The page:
1. Well, we still want to see some pictures.

    -- Jeff

  2. I'd like to speak up in defence of the Suren Dragoon casting. My ideal of excellence is set by the photos of the Erbprinz regiment in Charge!

    So hands don't have to be anything more than blobs for me, because I'm only worried about what I can see from a few feet away. I tend to mess the hands up horribly anyway, when I'm attaching swords and reins. I don't worry too much about that because if I look at my finger and divide its thickness by 56, well with my eyesight, its no big thing.

    But what does matter is a nice, slim, elegant figure - something that is discernable at 'working' distances. And, as a plus, the Dragoon uniform is nice and simple to paint.

  3. I would like to compliment you on your horses. They are stunning. If you have a moment, I'd love to hear your method. The colors are right on the money. Well done.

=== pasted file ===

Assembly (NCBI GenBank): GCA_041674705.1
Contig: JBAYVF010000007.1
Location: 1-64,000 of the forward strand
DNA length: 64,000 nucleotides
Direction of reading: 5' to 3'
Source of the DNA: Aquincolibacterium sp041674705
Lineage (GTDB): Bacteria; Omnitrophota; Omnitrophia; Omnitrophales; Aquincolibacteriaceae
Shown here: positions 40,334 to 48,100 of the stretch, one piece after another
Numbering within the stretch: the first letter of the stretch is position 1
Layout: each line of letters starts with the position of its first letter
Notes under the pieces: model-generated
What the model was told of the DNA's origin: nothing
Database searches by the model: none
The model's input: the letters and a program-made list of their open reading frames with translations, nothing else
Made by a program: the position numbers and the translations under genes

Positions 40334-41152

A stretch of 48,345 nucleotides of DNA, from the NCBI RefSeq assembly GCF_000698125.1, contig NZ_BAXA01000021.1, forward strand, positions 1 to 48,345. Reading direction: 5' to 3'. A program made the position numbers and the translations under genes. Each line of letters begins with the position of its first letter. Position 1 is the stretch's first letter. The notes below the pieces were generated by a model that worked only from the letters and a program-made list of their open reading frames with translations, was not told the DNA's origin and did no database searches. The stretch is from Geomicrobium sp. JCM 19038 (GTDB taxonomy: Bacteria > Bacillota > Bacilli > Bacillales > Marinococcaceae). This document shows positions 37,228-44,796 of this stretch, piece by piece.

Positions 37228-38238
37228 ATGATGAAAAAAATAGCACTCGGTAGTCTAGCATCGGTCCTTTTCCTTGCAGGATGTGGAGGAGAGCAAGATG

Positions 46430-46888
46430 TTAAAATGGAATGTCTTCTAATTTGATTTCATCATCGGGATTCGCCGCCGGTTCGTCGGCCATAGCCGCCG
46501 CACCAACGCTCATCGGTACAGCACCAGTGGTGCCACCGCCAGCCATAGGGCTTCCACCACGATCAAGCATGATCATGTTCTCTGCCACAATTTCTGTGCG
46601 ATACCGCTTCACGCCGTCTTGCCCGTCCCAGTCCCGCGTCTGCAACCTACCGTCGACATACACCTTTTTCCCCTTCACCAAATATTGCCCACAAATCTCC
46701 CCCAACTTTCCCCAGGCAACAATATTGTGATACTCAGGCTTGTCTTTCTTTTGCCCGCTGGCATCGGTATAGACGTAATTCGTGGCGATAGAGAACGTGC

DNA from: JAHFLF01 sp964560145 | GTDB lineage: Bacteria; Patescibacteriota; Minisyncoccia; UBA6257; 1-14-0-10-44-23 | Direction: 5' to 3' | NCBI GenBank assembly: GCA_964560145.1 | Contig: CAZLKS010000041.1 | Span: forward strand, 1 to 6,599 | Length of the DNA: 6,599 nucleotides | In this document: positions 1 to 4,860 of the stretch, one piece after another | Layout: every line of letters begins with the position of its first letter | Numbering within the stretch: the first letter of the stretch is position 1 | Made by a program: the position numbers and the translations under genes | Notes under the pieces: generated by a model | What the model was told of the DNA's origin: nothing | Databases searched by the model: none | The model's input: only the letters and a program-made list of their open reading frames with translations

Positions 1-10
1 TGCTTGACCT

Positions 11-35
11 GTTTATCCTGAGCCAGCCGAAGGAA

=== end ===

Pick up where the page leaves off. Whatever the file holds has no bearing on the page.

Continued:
4. Horses: I use a black undercoat and then a dry brushing of red-brown, making sure to leave some black areas around the muscles in the legs. Then I use orange for the highlight color.

    For the brown horses, I use a darkk brown over the black base and then use something called Dunkel Brown as the highlight (similar in color to the French leatherwork in the SYW)

    Greys: black under coat, then dark grey, then light grey and then highlight with white.

    Surens: I like them, but sometimes the preparation work can be a pain in the neck, compared to newer figures.

  5. I like to use oil paint on my horses. I feel it gives them a depth and sheen that can't be beat. I just wish my units would act the same way in combat!